Tue, Jul 17, 2012 | 16:20 BST
Developers can “get into a lot of trouble,” worrying what the audience thinks, says Gilbert
Double Fine’s Ron Gilbert has said game creators should have “no responsibility,” to the audience. Instead, developers need to fail or succeed on their own accord.
Speaking with The Gameological Society, Gilbert said “anybody creating anything,” should have no responsibility when it comes to managing audience expectations.
“You have to do what you want to do, and you have to do what you think is the right thing to do and what you think is the best thing to do,” he said. “People who like what you do and are fans of your work are just going to like what you do as long as you do something true to yourself.
“You can get into a lot of trouble when you start to worry too much about what people are going to think because then you start to get into this weird self-censorship cycle. You do something that might be interesting and different and unique, but you become too worried what people are going to think, and you censor it.”
Gilbert said when creating, no matter what they are,”books, video games, whatever—if they’re really good, they have lots of pointy little edges, and that’s what makes them interesting.”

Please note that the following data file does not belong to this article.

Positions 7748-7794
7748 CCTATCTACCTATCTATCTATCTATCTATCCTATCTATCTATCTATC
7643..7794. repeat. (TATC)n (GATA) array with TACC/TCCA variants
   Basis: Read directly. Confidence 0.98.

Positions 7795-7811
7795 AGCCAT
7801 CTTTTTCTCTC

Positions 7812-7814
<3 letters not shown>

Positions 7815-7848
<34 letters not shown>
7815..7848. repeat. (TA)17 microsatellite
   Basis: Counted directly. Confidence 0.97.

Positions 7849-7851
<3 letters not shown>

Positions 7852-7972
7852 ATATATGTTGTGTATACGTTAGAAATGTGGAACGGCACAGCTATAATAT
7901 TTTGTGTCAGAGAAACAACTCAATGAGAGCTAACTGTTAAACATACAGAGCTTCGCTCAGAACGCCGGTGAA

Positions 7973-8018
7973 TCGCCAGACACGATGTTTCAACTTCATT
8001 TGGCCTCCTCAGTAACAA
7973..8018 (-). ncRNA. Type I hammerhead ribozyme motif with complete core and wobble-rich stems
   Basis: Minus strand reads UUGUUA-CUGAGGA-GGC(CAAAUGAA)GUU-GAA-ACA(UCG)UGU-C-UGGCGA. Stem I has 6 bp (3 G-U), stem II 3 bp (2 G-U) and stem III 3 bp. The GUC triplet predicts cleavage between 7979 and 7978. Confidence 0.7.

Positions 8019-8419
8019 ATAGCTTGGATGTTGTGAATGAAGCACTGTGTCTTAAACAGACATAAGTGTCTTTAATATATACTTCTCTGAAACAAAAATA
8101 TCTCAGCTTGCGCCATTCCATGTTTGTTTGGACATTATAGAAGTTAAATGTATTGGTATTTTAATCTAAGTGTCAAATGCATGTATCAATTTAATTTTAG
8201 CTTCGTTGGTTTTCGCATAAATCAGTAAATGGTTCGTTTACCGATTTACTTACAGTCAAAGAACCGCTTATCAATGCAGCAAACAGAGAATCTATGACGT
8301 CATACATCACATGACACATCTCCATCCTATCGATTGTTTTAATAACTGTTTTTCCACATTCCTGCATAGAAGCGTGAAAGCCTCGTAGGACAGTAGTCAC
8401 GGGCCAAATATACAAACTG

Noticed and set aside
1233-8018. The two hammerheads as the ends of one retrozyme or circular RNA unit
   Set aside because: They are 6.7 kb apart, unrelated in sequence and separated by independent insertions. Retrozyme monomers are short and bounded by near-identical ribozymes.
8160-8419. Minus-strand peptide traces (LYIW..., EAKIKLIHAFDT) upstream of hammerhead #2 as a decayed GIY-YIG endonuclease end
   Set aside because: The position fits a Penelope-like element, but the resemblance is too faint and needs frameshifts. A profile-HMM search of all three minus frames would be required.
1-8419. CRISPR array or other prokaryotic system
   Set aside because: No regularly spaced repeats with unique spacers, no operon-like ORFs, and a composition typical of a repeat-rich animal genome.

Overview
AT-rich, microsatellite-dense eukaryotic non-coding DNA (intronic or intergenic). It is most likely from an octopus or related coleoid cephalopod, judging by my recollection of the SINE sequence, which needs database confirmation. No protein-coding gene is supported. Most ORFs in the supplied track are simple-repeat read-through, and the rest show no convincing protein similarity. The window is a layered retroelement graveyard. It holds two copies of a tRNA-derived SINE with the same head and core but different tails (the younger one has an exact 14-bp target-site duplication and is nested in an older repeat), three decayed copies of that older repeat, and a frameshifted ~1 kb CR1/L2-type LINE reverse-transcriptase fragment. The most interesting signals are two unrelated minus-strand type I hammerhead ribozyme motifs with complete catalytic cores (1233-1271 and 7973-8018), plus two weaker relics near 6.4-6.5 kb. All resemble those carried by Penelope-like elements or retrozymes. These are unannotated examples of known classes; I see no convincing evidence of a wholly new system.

“It’s all these pointy little spikes and all these little things you can cut yourself and prick yourself on, that’s what makes creative work interesting,” he continued.
“If you get into self-censorship mode, you start to pound all those pointy edges away because you’re very afraid of offending somebody or worried what somebody will think of it. And then what you’re left with is kind of blah, just not interesting.
“I think you just need to do what you think is the right thing to do, and hopefully people like it.”
Gilbert’s Double Fine game, The Cave, will release on PC and consoles in early 2013. He and the rest of the studio also have Double Fine Adventure in the works via its successful Kickstarter.